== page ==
Watch Your Step

Men laying new hardwood flooring

If your motto at home lately has become dont look down! it might be time to explore some new flooring options. While carpet, traditional hardwoods and linoleum certainly remain popular choices, even these old standbys have earned some modern twists. Of course, prices vary as much as the materials, but with the variety of alternativesranging from glass and metal tiles to cork and rubberthe perfect flooring for each room in your house is just waiting to be discovered.

Photo by Art Grice courtesy of Teragren Fine Bamboo Flooring
BAMBOO IS A POPULAR FLOORING OPTION due to the fact that it’s a good quality hardwood, and also an environmentally friendly choice.

Today, natural flooring means much more than hardwood. Cork and bamboo are two materials that currently enjoy plenty of popularity. Bamboo can be natural, which is the color of the plant itself, or carbonized, which boasts a color similar to light walnut. While bamboo is recognized as a good hardwood product, what makes it even more special is that unlike trees, which can take decades or centuries to grow back, bamboo replenishes itself in about three years. Thats great news for the environment.

Cork flooring has become another prevalent choice; it looks like natural cork but comes in a variety of patterns and colors. Some manufacturers have as many as 25 distinct looks. Cork is installed on a floating floor substrate, and the pieces are clicked together in tongue-and-groove fashion. What that means is that installation can be effective even when the floor underneath is not completely flat, making installation a much easier process.

If natural flooring sounds good, but you are looking for something more traditional, new choices in hardwoods are availablemany of which are more environmentally friendly than traditional woods. Lyptus by Weyerhaeuser, for example, is made from wood that is a hybrid of two eucalyptus trees grown in Brazil. The trees thrive in the warm climate and grow so quickly they can be harvested in approximately 15 years.

Tad Provence at The Floor Gallery & Interiors revels in discovering new exotic hardwoods like Brazilian walnut. He says that since these trees have grown in a hot climate, they are automatically going to be able to stand up to the warmest of Georgias summers. Its a fashion business, but its also a performance business, he says.

Photo courtesy of Weyerhaeuser
NEW CHOICES IN HARDWOODS, such as Lyptus, which is made from a hybrid of two eucalyptus trees, offer a fresh version of a more traditional look.

Speaking of fashion, how about combining natural stone with metal accents? While stone is highly decorative in its own right, adding a bronze or iron decorative piece between tiles can make a truly unique statement. Its like giving your floor jewelry. Glass tiles are another beautiful choice that will add flair to a room. In the world of natural stone, some of the most popular flooring trends are multipiece and multicolor patters, larger piece patterns, planking, utilization of glass and metals as inserts, and multistep finishes, says Angelle Schaumburg of Materials Marketing Architectural Stone & Tile, a company that has its own quarry in Mexico and fabricates hand-carved natural stone. One of the truly wonderful things about natural stone and other natural products is that variation exists within each piece, ensuring that no two floors can ever be exactly the same.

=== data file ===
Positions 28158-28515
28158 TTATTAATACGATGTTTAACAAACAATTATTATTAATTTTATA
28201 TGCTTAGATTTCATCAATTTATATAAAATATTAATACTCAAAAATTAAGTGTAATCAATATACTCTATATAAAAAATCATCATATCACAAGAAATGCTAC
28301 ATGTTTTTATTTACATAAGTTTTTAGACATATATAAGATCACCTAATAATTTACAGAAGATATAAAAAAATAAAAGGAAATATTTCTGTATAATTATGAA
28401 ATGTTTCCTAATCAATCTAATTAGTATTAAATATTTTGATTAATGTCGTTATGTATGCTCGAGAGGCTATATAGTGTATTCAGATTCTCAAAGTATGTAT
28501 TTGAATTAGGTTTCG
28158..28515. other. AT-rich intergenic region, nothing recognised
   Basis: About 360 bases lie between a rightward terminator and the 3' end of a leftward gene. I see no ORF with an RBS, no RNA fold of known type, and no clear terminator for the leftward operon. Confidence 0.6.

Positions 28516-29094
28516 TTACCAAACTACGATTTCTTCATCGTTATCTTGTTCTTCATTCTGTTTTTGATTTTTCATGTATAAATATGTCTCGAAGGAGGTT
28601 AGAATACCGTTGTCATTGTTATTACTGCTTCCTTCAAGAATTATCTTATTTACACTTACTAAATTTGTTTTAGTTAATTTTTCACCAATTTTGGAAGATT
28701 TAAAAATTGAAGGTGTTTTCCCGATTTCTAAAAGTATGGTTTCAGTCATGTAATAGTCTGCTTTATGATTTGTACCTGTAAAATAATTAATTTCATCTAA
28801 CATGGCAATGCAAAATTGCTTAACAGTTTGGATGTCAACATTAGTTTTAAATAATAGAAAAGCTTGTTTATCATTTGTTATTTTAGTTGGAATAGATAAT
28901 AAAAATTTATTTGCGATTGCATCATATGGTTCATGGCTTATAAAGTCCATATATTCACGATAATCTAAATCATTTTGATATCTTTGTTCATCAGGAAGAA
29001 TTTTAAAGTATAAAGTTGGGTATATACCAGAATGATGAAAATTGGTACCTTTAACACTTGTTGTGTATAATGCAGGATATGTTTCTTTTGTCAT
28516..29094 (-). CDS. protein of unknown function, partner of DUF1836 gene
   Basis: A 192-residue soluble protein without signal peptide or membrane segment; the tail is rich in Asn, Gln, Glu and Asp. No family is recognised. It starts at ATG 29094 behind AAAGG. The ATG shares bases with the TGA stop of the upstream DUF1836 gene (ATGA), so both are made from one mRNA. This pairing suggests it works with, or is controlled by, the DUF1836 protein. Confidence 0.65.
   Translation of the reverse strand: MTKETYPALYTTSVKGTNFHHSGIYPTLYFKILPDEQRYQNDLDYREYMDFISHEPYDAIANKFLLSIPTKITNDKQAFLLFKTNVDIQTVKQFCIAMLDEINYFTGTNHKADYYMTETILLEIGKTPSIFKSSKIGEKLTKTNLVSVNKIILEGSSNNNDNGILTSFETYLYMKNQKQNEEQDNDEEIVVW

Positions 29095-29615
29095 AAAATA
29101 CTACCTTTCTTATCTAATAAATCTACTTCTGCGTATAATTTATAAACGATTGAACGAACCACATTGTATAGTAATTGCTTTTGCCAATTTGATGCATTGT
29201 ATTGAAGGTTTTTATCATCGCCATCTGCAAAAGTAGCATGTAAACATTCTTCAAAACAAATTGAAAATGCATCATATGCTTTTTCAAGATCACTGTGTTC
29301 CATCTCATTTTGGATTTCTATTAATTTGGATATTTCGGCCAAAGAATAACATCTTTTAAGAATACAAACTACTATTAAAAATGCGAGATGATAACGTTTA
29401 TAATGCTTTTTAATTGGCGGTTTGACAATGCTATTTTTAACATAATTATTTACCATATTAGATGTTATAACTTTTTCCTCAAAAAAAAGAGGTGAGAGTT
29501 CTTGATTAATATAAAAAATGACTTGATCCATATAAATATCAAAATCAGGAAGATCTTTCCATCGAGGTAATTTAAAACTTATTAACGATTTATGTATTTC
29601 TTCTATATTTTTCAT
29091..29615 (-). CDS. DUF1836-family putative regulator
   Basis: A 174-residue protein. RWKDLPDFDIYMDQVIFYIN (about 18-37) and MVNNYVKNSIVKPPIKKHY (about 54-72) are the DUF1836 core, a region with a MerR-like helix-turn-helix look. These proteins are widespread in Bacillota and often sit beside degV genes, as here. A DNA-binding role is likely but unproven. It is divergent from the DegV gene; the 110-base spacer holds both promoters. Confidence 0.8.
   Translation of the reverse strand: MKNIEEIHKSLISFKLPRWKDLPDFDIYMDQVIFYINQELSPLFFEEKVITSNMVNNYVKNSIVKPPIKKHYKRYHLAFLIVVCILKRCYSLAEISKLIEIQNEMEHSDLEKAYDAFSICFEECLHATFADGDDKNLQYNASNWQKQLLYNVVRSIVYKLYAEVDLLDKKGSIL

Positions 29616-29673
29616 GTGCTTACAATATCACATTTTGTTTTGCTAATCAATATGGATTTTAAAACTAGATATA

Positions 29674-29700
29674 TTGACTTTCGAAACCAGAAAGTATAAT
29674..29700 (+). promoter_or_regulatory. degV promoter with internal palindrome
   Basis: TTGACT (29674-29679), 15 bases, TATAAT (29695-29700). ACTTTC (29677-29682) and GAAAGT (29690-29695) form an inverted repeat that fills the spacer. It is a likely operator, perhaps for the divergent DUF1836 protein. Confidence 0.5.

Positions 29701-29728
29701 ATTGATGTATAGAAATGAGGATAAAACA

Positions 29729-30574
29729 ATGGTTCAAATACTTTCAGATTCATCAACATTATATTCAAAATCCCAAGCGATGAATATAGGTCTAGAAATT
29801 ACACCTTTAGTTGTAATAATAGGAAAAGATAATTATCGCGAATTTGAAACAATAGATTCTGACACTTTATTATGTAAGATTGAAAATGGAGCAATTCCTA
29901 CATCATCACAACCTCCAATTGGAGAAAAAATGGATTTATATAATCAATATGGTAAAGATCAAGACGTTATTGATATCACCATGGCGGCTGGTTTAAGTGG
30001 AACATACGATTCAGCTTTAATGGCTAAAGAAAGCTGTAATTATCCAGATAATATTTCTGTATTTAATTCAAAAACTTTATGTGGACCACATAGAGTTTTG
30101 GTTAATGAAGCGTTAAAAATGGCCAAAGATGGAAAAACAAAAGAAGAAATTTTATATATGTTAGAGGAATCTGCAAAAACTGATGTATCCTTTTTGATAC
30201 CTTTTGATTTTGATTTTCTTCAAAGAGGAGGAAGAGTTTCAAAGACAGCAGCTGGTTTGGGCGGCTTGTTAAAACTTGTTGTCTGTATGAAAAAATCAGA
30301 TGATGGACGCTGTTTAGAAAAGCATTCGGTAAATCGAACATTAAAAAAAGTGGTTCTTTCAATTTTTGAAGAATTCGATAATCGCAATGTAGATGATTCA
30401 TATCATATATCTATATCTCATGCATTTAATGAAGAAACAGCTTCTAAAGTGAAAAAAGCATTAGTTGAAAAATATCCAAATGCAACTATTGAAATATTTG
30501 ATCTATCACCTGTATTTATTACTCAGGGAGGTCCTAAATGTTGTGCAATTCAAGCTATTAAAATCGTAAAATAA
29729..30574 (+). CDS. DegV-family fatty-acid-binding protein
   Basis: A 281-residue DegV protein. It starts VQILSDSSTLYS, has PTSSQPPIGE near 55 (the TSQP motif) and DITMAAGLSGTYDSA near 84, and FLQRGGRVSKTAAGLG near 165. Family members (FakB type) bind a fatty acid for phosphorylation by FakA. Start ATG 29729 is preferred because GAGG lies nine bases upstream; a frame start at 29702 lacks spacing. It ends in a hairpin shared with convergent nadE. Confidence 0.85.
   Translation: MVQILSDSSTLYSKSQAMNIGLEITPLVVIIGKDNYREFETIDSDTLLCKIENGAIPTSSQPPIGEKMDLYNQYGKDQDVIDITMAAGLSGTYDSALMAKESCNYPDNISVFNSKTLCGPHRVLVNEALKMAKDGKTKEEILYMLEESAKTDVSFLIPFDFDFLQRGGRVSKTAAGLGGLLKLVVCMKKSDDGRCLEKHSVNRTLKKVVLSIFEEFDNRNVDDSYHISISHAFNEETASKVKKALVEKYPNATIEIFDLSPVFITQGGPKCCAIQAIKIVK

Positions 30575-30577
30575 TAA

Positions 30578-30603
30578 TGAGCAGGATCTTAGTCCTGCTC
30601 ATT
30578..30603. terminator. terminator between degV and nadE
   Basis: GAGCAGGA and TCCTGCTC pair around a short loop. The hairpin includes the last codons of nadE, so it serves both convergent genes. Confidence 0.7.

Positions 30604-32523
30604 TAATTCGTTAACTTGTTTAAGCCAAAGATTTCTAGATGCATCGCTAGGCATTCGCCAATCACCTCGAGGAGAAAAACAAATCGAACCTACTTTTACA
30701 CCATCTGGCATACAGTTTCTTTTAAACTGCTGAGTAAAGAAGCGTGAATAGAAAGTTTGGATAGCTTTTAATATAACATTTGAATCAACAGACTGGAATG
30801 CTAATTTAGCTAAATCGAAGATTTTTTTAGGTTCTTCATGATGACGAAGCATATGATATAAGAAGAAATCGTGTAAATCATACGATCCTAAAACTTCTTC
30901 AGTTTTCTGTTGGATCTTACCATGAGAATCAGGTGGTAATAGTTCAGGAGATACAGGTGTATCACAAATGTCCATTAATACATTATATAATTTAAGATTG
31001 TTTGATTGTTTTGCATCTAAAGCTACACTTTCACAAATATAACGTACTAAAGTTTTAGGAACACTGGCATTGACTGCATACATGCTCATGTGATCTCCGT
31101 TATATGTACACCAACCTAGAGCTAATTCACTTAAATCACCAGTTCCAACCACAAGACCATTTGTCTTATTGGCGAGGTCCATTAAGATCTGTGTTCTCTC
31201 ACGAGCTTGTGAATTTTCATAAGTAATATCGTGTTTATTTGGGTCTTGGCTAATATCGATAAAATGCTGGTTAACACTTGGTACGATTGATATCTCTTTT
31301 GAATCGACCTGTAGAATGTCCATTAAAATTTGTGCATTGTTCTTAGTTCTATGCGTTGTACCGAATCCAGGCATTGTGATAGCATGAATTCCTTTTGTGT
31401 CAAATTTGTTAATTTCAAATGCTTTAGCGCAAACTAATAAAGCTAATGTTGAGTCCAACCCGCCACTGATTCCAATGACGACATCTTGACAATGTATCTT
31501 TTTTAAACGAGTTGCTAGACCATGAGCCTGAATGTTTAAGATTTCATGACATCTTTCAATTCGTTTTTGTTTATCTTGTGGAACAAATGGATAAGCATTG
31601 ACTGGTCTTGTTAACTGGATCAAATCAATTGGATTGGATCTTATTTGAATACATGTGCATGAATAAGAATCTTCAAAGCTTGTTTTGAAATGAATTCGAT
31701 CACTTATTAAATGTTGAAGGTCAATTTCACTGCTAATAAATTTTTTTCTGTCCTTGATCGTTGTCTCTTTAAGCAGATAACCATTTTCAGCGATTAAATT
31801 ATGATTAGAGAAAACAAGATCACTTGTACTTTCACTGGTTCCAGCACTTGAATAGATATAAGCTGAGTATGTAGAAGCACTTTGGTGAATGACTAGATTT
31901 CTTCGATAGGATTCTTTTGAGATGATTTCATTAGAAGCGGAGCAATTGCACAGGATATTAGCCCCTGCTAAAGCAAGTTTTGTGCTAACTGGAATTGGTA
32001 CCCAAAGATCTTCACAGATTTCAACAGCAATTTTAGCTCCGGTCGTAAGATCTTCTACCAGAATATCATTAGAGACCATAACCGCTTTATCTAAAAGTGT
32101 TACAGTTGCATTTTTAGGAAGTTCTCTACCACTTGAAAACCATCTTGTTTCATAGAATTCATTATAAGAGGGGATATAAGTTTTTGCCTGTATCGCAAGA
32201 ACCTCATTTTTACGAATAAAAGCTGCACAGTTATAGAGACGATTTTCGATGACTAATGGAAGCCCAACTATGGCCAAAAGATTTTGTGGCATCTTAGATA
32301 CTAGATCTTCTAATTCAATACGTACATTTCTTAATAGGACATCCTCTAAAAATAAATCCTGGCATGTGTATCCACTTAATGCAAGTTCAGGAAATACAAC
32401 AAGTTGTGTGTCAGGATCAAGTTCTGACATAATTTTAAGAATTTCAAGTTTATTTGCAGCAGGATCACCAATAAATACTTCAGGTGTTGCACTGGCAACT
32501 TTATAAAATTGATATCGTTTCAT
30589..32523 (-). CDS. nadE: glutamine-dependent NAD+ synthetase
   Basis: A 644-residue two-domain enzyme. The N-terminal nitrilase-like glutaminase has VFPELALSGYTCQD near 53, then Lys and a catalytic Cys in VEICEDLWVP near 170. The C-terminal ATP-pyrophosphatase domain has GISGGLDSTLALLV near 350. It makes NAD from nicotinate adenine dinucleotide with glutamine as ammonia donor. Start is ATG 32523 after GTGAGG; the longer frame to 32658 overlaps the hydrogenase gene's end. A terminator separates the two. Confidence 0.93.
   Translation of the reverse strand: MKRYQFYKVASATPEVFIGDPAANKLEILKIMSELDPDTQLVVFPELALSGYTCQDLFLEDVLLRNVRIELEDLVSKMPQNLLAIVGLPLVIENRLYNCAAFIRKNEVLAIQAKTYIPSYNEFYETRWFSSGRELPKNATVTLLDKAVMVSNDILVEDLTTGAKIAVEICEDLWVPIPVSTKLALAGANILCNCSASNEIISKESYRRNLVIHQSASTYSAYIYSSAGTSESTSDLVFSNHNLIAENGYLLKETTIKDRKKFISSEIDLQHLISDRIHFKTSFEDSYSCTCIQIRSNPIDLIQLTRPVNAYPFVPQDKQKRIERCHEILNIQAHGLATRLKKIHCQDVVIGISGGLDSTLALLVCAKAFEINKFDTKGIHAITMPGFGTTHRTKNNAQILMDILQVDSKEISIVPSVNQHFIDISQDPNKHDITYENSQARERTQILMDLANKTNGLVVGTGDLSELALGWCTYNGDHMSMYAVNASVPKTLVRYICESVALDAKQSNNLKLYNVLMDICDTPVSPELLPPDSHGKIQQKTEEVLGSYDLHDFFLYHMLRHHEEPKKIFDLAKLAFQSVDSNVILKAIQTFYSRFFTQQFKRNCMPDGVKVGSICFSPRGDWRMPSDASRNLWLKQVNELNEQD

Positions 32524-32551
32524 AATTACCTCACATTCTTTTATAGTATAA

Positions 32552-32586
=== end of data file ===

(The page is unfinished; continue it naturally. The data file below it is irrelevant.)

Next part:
And surprisingly, a natural stone floor can fit within a reasonable budget. The days of stone floors exceeding $20 per square foot are quickly coming to an end, Schaumburg says. We are able to compete in the marketplace against ceramics and faux or cast stone.

Photo courtesy of The Laminate Store
TODAY’S LAMINATES look more like hardwoods than ever before, and due to a layer of aluminum oxide coating, some are actually harder and more durable than their more expensive counterparts.

The realm of faux flooring also has taken a turn for the better, with new products focusing on definition and depth. Laminates now look more like wood, tile and even marble. I think were going to see some beveled edges on laminate, Provence says. Whatever the design, the intention is for the laminate flooring to look more like the material it is imitating. And according to Provence, laminates are actually harder than wood (that means more durable). The strength comes from the layer of aluminum oxide coating the laminate material. About the only thing harder than aluminum oxide is diamonds, Provence says. For anyone not shopping for a diamond floor, a laminate would probably make a good substitute in any basement, kitchen or foyer, although Provence has seen laminate flooring used throughout entire houses. Laminate is also an installation-friendly product, quicker and easier than putting in hardwoods.